“Most NZ’ers have always understood truancy as an ‘unauthorised absence’, usually without the knowledge of the parents, and on a regular basis,” says Bob McCoskrie, National Director of Family First NZ.
“When the ongoing truancy is with the knowledge of the parents, it usually indicates far greater issues of family dysfunction and an increased likelihood of at-risk behaviour by both the child and the family.”
Mr McCoskrie says that to suggest that a family taking advantage of cheap flights or families attending special occasions overseas is encouraging truancy is nonsense.
“Education happens in the family setting as well – even on holidays,” says Mr McCoskrie. “Sometimes attendance at a wedding or funeral or tangi (often which requires the absence of a child for up to a week) can also pull a child out of school for a longer period of time.”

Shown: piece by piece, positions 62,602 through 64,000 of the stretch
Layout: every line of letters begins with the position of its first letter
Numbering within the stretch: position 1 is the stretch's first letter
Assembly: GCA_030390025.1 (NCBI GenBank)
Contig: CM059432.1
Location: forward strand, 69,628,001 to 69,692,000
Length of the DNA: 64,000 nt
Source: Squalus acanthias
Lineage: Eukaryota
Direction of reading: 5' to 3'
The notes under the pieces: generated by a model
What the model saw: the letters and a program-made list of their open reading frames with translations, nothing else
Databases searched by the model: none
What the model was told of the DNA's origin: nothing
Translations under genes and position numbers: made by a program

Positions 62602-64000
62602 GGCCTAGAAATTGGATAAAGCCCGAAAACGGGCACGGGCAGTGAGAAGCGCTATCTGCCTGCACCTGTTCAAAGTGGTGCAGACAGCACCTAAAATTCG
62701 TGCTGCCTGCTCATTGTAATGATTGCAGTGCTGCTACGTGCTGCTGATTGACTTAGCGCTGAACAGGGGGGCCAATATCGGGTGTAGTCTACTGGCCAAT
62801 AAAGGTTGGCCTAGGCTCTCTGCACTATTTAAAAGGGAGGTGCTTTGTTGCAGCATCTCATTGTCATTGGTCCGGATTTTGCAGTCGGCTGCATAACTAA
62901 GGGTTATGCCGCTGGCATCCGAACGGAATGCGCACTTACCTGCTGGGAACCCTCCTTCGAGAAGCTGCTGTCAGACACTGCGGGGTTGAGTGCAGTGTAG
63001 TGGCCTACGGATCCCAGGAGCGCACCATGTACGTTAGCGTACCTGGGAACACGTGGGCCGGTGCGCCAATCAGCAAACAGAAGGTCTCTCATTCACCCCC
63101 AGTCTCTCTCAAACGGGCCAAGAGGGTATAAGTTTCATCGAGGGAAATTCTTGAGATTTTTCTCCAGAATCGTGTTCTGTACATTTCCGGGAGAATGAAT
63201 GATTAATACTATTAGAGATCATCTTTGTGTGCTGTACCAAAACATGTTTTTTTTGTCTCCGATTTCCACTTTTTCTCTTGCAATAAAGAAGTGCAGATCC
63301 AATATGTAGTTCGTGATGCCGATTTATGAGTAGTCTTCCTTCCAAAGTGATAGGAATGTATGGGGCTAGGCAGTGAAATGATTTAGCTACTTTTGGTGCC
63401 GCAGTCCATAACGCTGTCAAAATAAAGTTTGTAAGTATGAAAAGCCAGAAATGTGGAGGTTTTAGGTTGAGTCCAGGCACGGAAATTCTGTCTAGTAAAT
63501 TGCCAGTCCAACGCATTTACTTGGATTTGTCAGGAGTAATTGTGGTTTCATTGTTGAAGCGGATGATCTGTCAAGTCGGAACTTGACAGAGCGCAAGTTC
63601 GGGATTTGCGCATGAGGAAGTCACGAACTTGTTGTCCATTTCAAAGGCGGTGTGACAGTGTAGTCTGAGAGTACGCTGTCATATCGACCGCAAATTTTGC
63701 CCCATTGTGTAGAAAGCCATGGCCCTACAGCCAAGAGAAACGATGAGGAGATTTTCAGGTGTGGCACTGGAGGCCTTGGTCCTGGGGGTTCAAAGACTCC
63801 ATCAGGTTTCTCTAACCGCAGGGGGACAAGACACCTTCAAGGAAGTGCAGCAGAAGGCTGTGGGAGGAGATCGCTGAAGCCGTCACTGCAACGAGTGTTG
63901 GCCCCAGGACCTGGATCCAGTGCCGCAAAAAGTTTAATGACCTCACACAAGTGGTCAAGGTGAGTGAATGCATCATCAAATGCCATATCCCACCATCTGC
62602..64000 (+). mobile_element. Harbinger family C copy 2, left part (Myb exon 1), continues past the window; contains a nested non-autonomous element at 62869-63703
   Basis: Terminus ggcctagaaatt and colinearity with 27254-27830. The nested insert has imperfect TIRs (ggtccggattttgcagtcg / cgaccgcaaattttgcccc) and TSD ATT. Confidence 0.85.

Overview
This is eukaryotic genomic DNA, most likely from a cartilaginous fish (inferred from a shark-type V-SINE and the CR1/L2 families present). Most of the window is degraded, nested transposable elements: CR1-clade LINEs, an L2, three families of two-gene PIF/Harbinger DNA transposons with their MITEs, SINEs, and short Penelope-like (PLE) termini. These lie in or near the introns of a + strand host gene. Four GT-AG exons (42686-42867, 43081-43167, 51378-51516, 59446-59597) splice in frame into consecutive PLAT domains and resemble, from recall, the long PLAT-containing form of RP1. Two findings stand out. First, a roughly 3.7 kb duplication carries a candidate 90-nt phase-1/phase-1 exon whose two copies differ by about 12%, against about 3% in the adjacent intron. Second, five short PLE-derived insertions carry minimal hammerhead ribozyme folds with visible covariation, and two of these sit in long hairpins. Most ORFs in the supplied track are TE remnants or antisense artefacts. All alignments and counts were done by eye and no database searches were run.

A 2007 Ministry of Education report correctly highlighted home environment, student behaviour and culture as key contributors to the truancy rate.
We need to tackle the actual problems of truancy, especially that condoned by the parents – not target a functioning family who simply want to take an occasional special holiday overseas,” says Mr McCoskrie.